The way the U.S. taxes foreign income is one of the most criticized parts of the tax code, and it has come under increasing scrutiny in recent years as the global economy plays an ever-increasing role in the fate of the U.S. economy.
U.S. multinationals are taxed on their actively-earned foreign income on a deferred basis, only after the profits have been sent back to the U.S. parent corporation.
As a result, U.S. companies have built up about $2.5 trillion of assets that have not yet been repatriated. Some of the companies with the largest share of this total include Apple, Microsoft, Pfizer, and General Electric. Deferral is now the biggest corporate tax dodge, costing the government over $100 billion per year in lost revenue.
Now, some voices are arguing that if corporations could just repatriate more of their earnings, it would boost the U.S. economy. As JPMorgan Chase (NYSE: JPM)'s CEO Jamie Dimon recently said, "It is a fuel to the system" and "That money that isn't brought back is going to be reinvested in a foreign country, in a plant or acquisition, which has been happening, and never to return."
But encouraging repatriation now would not stimulate the economy. Companies are already sitting on tremendous amounts (roughly $2 trillion) of cash domestically that they could use to invest or pay out to shareholders. No shortage of ready cash is preventing them from investing more or creating more jobs already. The firms with the largest stock of profit held overseas also tend to be the ones who already pay the most to their shareholders.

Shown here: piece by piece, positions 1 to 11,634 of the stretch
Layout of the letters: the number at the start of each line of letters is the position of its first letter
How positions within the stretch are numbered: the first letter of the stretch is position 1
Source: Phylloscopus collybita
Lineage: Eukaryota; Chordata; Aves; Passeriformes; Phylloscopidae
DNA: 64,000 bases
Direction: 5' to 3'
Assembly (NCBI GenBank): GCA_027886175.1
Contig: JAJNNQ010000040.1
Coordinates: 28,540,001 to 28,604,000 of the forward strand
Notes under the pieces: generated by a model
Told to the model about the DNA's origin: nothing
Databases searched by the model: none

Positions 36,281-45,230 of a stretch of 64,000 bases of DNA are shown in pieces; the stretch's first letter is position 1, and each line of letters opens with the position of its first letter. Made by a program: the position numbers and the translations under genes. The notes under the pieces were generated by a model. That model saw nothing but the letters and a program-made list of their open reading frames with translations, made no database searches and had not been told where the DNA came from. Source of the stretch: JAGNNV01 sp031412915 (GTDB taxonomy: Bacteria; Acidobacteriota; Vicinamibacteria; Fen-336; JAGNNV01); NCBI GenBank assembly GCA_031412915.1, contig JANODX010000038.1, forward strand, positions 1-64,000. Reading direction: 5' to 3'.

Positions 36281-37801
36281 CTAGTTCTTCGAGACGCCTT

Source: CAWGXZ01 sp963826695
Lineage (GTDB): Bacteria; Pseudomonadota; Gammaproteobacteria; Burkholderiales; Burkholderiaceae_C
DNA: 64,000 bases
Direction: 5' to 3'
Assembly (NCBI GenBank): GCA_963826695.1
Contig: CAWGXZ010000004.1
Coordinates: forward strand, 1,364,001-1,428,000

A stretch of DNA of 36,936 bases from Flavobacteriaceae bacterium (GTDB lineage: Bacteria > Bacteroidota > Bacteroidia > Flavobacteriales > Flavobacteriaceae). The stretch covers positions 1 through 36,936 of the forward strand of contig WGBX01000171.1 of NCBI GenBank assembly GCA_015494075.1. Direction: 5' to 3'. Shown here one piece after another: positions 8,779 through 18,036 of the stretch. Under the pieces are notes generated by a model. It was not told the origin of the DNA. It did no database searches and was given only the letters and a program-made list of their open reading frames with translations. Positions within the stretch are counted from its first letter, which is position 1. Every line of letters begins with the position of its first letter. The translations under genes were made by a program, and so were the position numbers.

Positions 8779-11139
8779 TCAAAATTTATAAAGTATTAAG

Another reason why increased repatriation would not help the economy is that the funds earned abroad don't need to be repatriated to be used in the U.S. economy. A common misconception is that the funds literally are held overseas. But repatriation is not a geographic concept. By definition, repatriation refers to a subsidiary corporation sending the money to its parent corporation. This forces the parent to recognize the profits and pay taxes on them, after which it can pay out dividends to shareholders or buy back shares. In practice, much of the accumulated foreign profits are already held in domestic accounts from which banks can lend the funds to finance investment in the American economy.
It is only a short step away from claims like Dimon's, especially after considering the priority of those in Congress and the administration to reform taxes, to argue that the U.S. should encourage more repatriation via tax cuts. But that would be a mistake.
Congress and President Bush enacted a repatriation tax holiday in 2004 and even required firms to create domestic jobs or make new domestic investments in order to get the tax break. Nevertheless, the firms, on average, used the tax break to repurchase shares or pay dividends — not to increase investment.
And a tax cut would drain future revenues and would encourage firms to expect regular repatriation holidays and thus to hold funds back from repatriation in the future. Indeed, the prior tax holiday was supposed to discourage firms from holding profits overseas. But instead, firms stockpiled new reserves, presumably in anticipation of another holiday.
So, it's doubtful that an increased repatriation effort today would boost the economy or that a tax holiday for repatriated funds, like what was tried in 2004, would cause new problems.
There is no doubt that the economy could do better and the tax system could be upgraded. But lack of repatriations is not the problem, and tax cuts for such activities are not the solution.
Commentary by William Gale, a senior fellow at the Brookings Institution and co-director of the Urban-Brookings Tax Policy Center.
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